M. Sangely :M. Montrejaud-Vignoles : C. Sablayrolles (*)INRA, LCA (Laboratoire de Chimie Agro-Industrielle),31029 Toulouse, Francee-mail: firstname.lastname@example.org
Int J Life Cycle Assess (2012) 17:325336DOI 10.1007/s11367-011-0366-7
place on site, either in situ or ex situ, or off-site and includethermal treatments, biological treatments, soil washing,landfill, electrodialysis, bioleaching, biosparging treatments,chemical treatments (such as oxidation or reduction) andsolvent extraction among many others (Cadotte et al. 2007;Lemming et al. 2010). In practice, ex situ techniques appear tobe the most commonly used (Lemming et al. 2010). Thesetechnologies also diverge in their results. They could lead toimmobilization, separation, concentration or destruction of thepollutants (Rahuman et al. 2000). The primary differences liein their technology, but their cost, efficiency and duration arealso considered.
Pollutants are either inorganic, such as metals, or organic,and their physical and chemical properties, such as volatility,persistence, solubility and conductivity influence the choice ofremediation technique.
Until now, polychlorobiphenyl (PCB) contaminants havemost often been destroyed by incineration. However, thededicated incinerators used for this process require a largeamount of energy to limit dioxin formation, and few effi-cient alternatives are available. Chemical oxidation hasshown a low efficiency (Zhou et al. 2004). Supercriticalwater oxidation exhibits high destruction efficiency butrequires high pressure and temperature conditions (Zhou etal. 2004). A phytoremediation technique using methylated--cyclodextrins has been the subject of a recent study (Shenet al. 2009). The results are conclusive: the impact ofmethylated--cyclodextrins must be investigated. To inves-tigate the biological breakdown of PCBs, Sangely et al.(2009) have tested the combination of Phanerochaete cry-sosporium, a fungus capable of breaking down PCBs underanaerobic conditions, and Burkholderia xenovorans, a bac-terium implicated in PCB breakdown under aerobic condi-tions. The combination of aerobic and anaerobic steps hasgiven rise to a new process of bioremediation of PCB-contaminated soils and has been developed on both thelaboratory scale and as a pilot project.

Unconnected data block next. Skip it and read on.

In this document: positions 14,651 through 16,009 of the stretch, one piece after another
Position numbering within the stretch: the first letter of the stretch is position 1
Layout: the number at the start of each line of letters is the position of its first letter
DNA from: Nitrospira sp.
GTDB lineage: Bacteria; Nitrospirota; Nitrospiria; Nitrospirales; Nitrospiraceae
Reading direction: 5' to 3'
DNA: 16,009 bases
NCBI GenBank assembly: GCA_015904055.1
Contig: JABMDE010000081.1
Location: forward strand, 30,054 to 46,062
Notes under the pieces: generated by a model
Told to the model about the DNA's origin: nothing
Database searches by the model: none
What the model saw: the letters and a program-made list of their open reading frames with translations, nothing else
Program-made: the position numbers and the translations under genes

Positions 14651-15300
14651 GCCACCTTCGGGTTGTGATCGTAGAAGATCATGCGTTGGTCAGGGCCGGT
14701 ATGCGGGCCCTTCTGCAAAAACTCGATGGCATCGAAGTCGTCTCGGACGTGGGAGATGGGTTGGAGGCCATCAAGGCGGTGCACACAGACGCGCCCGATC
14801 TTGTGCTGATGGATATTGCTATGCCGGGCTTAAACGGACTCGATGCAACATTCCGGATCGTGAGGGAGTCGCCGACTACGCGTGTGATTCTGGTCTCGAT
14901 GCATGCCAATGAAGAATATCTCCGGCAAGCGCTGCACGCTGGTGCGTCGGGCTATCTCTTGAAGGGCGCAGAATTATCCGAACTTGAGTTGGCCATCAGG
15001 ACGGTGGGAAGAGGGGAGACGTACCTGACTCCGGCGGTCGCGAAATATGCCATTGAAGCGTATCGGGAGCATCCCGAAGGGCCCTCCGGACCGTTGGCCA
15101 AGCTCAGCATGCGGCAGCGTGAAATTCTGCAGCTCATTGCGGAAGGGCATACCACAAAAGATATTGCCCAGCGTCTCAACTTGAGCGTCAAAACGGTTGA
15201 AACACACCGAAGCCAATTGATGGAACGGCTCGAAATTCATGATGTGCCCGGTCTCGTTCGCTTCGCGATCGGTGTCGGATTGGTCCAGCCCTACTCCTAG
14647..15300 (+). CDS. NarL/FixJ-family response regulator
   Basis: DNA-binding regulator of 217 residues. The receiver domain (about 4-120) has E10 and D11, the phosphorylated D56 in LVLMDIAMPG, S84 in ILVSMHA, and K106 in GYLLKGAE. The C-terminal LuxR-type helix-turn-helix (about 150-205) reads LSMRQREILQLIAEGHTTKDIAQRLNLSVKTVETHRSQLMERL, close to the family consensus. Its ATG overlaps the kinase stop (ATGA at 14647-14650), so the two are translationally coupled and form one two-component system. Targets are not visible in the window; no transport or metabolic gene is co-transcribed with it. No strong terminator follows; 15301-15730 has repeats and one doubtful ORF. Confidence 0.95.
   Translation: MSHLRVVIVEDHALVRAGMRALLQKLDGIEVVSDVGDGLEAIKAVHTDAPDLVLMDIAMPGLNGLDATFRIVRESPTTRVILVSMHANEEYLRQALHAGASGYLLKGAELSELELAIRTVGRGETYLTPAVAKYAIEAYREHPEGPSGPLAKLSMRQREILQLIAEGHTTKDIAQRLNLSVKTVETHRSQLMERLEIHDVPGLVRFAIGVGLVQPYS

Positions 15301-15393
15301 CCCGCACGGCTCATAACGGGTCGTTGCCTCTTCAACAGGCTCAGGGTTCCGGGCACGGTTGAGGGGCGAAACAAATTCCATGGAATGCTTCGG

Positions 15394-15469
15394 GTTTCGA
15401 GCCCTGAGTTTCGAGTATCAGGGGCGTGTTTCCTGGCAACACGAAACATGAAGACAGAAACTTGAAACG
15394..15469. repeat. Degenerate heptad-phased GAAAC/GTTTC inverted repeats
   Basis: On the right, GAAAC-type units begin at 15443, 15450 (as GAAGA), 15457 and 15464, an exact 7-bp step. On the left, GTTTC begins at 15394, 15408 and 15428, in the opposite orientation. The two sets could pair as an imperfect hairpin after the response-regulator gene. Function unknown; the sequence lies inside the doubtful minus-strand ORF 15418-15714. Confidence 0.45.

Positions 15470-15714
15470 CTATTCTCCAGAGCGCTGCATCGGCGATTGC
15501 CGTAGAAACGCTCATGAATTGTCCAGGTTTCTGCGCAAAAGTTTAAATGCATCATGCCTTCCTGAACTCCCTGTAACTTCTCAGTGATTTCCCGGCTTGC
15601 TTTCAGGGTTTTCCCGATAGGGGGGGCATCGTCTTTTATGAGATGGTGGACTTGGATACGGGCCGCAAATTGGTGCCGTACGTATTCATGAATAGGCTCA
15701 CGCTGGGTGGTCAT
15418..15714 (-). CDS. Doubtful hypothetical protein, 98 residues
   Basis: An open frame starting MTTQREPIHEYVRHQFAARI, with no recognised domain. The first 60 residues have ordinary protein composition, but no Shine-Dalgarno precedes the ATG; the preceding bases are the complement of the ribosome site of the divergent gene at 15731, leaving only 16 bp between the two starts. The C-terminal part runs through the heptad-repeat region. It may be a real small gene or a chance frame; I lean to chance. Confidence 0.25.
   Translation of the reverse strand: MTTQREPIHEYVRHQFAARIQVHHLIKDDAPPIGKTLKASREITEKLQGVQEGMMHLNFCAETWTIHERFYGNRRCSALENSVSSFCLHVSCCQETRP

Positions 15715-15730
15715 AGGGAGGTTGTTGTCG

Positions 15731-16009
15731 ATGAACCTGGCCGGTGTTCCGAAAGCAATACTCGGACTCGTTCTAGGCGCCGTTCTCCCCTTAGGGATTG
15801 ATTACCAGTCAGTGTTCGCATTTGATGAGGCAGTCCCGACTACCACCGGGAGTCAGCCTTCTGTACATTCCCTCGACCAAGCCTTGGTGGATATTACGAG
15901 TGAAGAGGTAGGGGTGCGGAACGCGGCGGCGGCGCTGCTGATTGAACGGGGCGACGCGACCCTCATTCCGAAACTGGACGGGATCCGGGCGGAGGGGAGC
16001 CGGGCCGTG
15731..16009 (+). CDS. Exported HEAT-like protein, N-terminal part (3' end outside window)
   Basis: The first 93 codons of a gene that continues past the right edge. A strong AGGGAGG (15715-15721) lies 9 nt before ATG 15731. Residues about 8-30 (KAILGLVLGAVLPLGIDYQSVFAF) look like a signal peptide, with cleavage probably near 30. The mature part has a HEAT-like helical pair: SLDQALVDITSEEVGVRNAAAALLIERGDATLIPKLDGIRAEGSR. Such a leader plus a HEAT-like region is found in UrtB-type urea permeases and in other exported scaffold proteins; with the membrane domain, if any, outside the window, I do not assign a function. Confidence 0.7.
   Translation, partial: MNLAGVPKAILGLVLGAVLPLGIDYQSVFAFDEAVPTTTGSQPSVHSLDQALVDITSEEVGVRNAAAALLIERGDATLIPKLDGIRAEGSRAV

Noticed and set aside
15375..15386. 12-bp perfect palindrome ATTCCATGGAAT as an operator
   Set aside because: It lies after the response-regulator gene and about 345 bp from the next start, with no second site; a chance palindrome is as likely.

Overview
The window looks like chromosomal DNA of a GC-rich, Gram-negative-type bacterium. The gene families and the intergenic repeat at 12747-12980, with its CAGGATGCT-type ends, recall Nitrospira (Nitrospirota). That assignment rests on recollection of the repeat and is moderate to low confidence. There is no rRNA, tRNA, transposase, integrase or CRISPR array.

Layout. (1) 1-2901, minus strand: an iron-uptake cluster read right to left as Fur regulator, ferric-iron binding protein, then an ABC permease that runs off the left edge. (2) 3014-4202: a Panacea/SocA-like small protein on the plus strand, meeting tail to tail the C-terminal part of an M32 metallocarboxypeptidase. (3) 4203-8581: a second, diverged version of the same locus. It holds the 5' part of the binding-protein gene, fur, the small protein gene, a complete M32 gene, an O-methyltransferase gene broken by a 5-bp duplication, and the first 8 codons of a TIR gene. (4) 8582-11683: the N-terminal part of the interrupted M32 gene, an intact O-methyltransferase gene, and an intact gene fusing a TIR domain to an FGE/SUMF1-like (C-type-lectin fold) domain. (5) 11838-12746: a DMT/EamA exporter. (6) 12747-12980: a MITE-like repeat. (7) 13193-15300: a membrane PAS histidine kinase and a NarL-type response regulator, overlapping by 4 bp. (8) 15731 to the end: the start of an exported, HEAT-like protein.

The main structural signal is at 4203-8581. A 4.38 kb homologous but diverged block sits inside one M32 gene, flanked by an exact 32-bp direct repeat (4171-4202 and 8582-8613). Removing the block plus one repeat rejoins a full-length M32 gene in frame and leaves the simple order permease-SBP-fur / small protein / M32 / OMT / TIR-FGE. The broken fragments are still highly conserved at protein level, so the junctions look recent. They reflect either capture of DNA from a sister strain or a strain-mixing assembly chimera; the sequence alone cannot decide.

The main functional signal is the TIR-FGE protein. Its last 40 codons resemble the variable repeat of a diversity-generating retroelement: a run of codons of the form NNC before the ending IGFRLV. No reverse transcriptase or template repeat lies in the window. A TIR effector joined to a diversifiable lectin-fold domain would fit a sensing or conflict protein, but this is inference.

Life-cycle assessment (LCA) appears to be a method welladapted for the evaluation of the impacts of remediationtechniques (Morais and Delerue-Matos 2009). LCA can beattributional or consequential, particularly in the soil remedi-ation domain (Lesage et al. 2007a; Lesage et al. 2007b).Attributional LCA evaluates the primary impacts from resid-ual contamination and/or the secondary impacts from thetechnique life cycle. Consequential LCA takes into accountenvironmental and economic impacts after remediation(Volkwein et al. 1999). Most authors have limited their studiesto secondary impacts (Lemming et al. 2010). LCA has beenapplied to contaminations of lead (Page et al. 1999), polycy-clic aromatic hydrocarbons, chromium and mineral oils(Volkwein et al. 1999), sulfur (Blanc et al. 2004), diesel fuel(Toffoletto et al. 2007; Cadotte et al. 2007) and trichloroethene(Lemming et al. 2010). These studies show that LCA is a